But for the club DJ’s, it’s the same formula: make sure everybody is dancing and having a good time. The culture of the DJ and the essence is still the same. That party energy, that excitement is the same. And people are still dancing and celebrating. The experience is the same, there’s just new technology. It’s totally different, but it’s fundamentally the same.

Nov 212013
 

Be a Part of Music History with Henry Stone

Hello to all our fans and friends,

Attention, any and all visitors to the old TK Productions, Tone Distributors and TK Studios in Hialeah, Florida. People from around the world made the trip to visit us in the 1970’s to see where this music that was changing the world was coming from.

We are searching for photographs, film footage, original tapes and ephemeral items (contracts, notes, letters, etc).

ephemera2

A documentary film is currently in production about the Miami Sound, TK Productions, and Henry Stone the man behind it, titled Rock Your Baby.”

We are asking people to dig deep into their personal archives for any images and ephemera from this magical time in music history. If you know anyone who might have some of this history, please share this with them. All items will be returned, if so desired.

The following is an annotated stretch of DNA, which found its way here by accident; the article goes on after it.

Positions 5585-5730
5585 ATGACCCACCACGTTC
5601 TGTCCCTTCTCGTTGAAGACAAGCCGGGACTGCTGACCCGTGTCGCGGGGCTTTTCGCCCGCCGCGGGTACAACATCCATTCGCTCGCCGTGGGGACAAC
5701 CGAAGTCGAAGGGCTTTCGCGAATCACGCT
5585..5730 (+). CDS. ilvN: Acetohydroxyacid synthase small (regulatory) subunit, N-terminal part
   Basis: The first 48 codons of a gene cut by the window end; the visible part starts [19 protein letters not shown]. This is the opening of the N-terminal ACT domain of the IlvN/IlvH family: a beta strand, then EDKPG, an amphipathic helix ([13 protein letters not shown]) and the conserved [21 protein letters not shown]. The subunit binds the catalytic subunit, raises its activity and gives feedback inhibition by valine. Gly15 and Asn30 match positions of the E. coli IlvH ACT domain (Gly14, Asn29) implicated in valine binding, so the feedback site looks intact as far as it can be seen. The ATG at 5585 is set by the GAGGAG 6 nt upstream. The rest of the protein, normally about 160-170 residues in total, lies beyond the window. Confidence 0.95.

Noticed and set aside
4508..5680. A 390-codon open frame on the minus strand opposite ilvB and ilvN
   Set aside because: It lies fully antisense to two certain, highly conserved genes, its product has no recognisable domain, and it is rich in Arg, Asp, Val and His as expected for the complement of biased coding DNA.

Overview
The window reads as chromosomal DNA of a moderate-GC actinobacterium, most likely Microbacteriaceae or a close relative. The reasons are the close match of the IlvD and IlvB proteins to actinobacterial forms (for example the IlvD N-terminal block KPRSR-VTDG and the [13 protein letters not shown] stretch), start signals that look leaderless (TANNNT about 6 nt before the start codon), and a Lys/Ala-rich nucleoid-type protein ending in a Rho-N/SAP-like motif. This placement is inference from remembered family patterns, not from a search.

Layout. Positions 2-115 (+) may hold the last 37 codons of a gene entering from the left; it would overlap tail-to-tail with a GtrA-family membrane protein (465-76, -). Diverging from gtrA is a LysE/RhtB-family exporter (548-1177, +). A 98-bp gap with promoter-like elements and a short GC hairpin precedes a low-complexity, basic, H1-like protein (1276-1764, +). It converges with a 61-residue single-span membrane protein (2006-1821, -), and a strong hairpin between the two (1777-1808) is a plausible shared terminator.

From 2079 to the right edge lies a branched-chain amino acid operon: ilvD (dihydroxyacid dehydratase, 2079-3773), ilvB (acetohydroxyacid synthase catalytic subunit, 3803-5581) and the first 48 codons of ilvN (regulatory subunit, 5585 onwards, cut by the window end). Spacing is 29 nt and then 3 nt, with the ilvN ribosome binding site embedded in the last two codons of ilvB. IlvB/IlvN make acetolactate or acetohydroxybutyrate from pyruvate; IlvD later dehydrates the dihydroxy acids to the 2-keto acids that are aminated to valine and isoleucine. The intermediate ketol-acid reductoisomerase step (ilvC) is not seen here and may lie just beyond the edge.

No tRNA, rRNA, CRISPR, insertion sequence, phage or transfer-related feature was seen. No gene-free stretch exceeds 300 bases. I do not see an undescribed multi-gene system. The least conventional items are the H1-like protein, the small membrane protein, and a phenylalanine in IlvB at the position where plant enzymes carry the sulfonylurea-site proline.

If you have photographs, film footage or ephemeral items from TK Productions, Tone Distributors, or the artists and staff involved, please contact us here.

Thank you very much!

Nov 132013
 

When Steve Alaimo was in college he had a band called the Redcoats. Around that time, he started hangin’ around with me as a promotion man, sort of a hangaround guy, and I’d take him up to Ernie Busker’s place, the Palms Of Hallandale to see BB King and James Brown. I think it really influenced his sound and the way he sung and the way he performed. Man, Steve was great on stage.

Later I got him on as the opener for James Brown for a stadium show in Miami, and after the gig James said to me “Don’t ever let that whiteboy on before me again.” That’s how good Steve was. James didn’t want him stealing any of his thunder.

When he was first starting out he played rooms like The Eden Roc on Miami Beach and later the big room at the Diplomat Hotel. He was doing standards, show tunes, good ol music, yaknow…music.